When Caution is a Vice

Any virtue can become a vice when not animated from Calvary and administered by the Spirit. The fruit of the Spirit is just that: of the SPIRIT. The fruit is not merely amplified and highly refined human personality attributes. “Very nice person” is not the tenth fruit of the Spirit. Jesus was decidedly not “nice.” Nice people do not get crucified. Jesus was full of the Spirit and the virtues of shepherd and prophet in Him were not in conflict. Both these qualities are to be reflected in His Body, the Church.

The virtues in our faith are characterized by great tension. For example, worship without service is self-deluding, intoxicating, religious narcissism. Service without worship is barren, striving, superficial, religious altruism:  the overflow of the anxious Adamic soul.

Our faith is both a rest and a race.[i] Without the Spirit, rest becomes passivity and the race becomes striving. Regrettably, there are individuals and groups that get a glimmer of one or the other of these legitimate virtues, build an identity around them, and engage in fractious and futile infighting. Rather than seeing each other as God-ordained complementary necessities making a whole together, the others are viewed as being of inadequate revelation, in error, in need of remediation, or worse . . . enemies. “Be more like us and you will really be on the “ins” with God.”  It’s common and tragic.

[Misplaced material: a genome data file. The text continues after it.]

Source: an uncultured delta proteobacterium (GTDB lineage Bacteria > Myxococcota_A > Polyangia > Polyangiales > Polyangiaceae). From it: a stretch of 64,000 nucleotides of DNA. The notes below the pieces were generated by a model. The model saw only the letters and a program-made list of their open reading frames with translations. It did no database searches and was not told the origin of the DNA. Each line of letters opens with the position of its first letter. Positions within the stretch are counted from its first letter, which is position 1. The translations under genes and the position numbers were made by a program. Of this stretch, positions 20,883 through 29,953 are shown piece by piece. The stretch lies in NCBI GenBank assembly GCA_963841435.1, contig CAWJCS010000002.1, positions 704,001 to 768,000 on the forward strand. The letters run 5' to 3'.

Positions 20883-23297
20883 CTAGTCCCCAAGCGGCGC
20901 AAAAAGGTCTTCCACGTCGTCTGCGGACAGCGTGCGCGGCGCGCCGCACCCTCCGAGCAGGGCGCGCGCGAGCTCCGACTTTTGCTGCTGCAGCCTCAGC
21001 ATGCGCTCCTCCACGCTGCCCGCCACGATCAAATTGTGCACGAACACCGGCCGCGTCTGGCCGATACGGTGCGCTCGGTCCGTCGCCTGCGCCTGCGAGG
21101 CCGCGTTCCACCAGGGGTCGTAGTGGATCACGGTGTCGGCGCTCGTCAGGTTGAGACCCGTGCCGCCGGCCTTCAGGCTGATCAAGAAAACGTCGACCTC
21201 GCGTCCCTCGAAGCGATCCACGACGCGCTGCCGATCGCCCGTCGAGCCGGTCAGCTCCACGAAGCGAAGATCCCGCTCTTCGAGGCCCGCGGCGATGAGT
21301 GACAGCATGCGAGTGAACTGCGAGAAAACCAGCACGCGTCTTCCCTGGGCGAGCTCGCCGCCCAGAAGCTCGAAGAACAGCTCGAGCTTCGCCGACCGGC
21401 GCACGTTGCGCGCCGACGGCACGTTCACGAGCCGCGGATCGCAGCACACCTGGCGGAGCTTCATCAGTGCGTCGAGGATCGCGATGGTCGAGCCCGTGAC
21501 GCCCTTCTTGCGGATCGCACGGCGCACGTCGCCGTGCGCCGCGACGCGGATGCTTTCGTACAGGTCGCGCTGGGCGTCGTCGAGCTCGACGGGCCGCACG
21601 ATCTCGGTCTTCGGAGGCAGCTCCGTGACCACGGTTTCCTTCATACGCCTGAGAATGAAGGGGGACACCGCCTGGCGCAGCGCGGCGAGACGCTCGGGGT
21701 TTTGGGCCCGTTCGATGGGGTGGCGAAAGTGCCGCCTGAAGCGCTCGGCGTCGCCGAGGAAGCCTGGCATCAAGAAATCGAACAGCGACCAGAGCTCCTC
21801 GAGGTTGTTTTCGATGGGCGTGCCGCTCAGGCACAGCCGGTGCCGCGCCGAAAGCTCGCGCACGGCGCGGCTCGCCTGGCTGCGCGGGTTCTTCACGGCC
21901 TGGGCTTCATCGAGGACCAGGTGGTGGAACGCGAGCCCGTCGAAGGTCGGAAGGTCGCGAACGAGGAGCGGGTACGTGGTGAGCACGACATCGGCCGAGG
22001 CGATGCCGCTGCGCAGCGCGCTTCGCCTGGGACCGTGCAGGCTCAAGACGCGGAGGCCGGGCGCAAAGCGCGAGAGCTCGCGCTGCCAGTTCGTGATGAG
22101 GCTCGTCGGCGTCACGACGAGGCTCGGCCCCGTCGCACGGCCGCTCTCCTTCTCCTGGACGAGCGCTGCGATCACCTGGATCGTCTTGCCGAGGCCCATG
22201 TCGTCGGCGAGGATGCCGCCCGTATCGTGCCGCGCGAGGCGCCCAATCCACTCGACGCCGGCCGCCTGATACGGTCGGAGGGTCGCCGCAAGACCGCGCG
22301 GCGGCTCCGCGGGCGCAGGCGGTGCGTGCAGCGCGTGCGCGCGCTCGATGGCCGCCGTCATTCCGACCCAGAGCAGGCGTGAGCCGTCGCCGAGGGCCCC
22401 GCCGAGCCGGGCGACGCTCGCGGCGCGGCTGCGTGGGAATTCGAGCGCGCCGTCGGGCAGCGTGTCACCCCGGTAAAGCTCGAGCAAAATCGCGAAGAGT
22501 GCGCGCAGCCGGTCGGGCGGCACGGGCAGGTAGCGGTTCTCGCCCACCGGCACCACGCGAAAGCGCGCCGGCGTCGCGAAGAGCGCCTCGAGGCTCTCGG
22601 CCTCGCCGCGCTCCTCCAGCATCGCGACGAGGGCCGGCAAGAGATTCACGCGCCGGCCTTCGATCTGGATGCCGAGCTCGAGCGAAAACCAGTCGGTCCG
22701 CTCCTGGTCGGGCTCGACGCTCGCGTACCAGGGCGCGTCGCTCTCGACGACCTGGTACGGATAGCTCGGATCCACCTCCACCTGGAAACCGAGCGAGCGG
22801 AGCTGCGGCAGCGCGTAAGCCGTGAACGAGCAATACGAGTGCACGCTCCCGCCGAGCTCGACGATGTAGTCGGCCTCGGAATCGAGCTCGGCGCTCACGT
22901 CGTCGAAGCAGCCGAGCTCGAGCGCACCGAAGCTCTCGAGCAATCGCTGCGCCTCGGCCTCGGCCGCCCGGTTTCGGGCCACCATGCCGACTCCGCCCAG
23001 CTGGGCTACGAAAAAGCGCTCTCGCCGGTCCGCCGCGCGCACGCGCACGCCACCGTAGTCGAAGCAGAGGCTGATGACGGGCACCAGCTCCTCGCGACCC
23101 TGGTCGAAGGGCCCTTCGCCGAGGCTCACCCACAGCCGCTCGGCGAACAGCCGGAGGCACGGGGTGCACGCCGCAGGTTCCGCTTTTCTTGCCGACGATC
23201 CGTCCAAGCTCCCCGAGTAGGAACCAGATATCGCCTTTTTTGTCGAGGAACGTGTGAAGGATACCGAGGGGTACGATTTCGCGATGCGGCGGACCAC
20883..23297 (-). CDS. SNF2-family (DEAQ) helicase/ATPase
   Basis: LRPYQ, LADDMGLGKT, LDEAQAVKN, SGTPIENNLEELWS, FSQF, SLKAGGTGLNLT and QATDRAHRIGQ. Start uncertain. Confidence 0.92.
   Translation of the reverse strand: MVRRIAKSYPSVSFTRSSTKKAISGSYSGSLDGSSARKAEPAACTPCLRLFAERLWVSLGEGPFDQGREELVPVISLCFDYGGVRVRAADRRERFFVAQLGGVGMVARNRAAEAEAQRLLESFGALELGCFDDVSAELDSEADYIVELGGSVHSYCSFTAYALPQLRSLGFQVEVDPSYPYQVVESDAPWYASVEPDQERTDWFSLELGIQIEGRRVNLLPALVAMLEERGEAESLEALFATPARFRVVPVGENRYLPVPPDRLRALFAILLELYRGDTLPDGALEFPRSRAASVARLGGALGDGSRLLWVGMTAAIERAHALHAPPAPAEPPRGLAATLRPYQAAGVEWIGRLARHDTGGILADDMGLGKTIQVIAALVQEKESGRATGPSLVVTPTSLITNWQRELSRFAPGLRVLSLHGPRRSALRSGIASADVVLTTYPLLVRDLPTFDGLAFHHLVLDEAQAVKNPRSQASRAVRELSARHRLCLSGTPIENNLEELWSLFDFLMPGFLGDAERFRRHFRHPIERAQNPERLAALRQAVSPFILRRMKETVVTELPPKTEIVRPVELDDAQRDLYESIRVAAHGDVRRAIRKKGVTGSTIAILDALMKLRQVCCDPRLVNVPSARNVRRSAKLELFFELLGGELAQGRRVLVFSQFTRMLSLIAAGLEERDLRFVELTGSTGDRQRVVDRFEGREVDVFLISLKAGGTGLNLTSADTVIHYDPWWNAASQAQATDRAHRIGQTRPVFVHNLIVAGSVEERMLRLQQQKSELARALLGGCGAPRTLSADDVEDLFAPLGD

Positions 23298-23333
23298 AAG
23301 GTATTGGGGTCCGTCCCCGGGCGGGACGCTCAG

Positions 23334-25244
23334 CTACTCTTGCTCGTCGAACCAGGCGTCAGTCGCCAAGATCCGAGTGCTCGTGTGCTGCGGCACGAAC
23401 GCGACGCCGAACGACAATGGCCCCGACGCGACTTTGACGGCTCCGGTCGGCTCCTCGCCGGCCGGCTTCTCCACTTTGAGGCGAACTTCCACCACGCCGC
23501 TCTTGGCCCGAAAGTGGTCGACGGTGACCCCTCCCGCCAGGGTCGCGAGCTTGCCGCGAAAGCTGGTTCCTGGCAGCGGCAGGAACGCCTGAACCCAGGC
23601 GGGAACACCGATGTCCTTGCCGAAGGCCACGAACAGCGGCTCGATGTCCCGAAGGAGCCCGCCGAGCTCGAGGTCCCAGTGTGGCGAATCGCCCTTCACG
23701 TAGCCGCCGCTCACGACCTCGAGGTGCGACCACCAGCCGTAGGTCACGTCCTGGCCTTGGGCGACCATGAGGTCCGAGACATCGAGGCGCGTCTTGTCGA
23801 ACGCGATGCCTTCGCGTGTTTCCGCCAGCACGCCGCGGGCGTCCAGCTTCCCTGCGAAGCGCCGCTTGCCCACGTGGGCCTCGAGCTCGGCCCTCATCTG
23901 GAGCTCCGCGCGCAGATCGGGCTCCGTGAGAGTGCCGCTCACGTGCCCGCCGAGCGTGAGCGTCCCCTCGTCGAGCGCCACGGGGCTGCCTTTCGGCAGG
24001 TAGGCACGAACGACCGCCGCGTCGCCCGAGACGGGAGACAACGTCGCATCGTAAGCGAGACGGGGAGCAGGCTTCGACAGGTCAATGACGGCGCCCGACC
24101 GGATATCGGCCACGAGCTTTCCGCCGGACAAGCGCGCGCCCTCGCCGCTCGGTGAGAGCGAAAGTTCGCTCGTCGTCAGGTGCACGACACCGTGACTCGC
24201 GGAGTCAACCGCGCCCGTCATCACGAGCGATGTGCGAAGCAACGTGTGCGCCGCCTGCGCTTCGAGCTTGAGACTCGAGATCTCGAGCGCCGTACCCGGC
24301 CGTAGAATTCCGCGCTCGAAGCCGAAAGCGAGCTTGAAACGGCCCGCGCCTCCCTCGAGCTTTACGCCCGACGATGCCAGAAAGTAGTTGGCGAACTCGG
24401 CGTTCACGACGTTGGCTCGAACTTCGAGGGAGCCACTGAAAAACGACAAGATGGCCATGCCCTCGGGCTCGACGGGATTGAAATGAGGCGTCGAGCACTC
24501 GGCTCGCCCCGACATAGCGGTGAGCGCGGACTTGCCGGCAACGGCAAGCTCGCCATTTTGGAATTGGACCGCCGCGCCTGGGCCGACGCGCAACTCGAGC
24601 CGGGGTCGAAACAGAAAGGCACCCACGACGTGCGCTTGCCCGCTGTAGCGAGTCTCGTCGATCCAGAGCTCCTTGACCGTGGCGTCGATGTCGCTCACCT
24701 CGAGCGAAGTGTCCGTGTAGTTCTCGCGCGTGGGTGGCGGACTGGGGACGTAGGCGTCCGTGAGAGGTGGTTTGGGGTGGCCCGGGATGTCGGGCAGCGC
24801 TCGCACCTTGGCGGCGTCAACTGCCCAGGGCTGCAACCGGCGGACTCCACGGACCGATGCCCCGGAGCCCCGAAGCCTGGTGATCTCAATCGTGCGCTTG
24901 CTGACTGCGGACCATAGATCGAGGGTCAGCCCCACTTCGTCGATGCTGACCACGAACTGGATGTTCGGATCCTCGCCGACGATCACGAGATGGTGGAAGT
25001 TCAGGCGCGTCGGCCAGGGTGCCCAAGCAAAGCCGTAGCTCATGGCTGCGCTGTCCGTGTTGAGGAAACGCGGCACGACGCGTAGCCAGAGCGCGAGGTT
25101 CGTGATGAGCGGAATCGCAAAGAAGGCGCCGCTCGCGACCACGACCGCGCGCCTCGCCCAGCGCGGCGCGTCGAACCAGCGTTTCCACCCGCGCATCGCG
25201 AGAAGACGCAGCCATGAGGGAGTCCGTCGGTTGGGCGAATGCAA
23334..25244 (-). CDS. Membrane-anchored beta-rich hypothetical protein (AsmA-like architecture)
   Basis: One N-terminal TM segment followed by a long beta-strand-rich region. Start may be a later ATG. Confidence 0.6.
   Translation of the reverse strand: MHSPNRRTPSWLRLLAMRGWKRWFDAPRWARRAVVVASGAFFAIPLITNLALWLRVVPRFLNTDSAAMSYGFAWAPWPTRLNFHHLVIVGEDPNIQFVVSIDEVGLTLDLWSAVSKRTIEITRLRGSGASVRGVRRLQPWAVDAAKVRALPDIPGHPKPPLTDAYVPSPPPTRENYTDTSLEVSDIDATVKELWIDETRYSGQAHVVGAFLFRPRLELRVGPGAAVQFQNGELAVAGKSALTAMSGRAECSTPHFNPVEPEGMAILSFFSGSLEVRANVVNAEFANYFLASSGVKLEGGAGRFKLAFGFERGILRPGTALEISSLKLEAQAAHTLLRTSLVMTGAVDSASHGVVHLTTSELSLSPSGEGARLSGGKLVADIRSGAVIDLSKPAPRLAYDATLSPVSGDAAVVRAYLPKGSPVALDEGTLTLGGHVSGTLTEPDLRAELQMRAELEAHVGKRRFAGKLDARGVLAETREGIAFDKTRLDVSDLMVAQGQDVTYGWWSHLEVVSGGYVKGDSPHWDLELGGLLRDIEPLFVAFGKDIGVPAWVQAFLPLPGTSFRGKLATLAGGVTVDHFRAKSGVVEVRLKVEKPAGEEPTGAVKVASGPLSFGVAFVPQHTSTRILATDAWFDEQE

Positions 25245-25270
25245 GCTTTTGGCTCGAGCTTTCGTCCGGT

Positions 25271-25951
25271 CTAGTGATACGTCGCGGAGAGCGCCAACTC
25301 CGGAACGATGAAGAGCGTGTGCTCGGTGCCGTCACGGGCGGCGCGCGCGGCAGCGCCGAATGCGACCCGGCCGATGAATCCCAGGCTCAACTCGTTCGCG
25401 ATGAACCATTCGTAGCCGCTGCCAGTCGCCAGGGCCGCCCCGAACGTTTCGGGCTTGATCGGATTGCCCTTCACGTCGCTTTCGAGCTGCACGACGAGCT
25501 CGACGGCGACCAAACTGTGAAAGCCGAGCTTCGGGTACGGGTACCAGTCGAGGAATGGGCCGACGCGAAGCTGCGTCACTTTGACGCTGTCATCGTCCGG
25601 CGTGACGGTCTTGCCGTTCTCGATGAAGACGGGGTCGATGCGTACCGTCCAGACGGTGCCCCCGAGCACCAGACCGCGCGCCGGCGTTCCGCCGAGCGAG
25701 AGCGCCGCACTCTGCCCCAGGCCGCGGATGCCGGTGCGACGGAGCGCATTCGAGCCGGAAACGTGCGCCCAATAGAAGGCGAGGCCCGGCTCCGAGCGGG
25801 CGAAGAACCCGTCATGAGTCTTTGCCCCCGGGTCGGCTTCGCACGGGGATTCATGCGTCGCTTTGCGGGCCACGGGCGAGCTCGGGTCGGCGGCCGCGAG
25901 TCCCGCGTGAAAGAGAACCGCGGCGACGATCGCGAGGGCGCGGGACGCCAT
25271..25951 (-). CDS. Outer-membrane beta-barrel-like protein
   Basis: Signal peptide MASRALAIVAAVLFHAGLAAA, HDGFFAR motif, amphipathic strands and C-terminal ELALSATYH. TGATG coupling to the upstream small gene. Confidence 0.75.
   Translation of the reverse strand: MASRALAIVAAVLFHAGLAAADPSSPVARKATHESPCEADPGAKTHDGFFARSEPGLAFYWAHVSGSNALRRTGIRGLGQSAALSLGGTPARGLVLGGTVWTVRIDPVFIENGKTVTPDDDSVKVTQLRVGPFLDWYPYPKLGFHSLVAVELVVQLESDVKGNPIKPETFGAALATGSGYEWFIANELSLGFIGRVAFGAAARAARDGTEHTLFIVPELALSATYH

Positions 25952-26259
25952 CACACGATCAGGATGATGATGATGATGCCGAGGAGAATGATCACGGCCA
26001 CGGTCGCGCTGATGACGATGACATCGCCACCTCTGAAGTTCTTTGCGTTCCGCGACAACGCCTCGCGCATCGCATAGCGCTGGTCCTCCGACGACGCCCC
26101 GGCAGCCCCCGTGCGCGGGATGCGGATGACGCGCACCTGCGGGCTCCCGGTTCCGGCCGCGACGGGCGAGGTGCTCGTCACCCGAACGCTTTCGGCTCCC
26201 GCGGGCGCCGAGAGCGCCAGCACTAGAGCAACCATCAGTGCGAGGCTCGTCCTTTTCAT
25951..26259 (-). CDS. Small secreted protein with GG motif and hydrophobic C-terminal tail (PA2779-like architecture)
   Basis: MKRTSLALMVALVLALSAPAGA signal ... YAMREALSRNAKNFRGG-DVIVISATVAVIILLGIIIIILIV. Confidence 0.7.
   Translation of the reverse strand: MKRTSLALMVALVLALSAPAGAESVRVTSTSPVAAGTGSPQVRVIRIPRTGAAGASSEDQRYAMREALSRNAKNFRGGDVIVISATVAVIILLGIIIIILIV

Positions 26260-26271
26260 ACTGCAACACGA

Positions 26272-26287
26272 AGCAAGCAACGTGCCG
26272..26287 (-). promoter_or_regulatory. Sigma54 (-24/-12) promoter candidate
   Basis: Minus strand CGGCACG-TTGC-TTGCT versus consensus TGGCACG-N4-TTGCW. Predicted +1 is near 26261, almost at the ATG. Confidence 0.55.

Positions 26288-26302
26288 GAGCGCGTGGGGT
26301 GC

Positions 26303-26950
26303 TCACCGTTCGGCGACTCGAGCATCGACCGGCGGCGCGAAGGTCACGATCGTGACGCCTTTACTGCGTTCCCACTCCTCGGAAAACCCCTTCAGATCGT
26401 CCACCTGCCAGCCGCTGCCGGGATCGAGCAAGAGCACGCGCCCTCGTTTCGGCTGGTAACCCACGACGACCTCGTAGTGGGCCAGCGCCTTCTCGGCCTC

Without the Spirit’s ministry all virtues will degrade. Honesty becomes brutality, frugality becomes miserly, kindness becomes sentimentality, gentleness becomes timidity, courage becomes cheeky audacity, and so on. The virtues of wisdom, patience, and caution easily degenerate into vices, and when they do, the community of faith stagnates.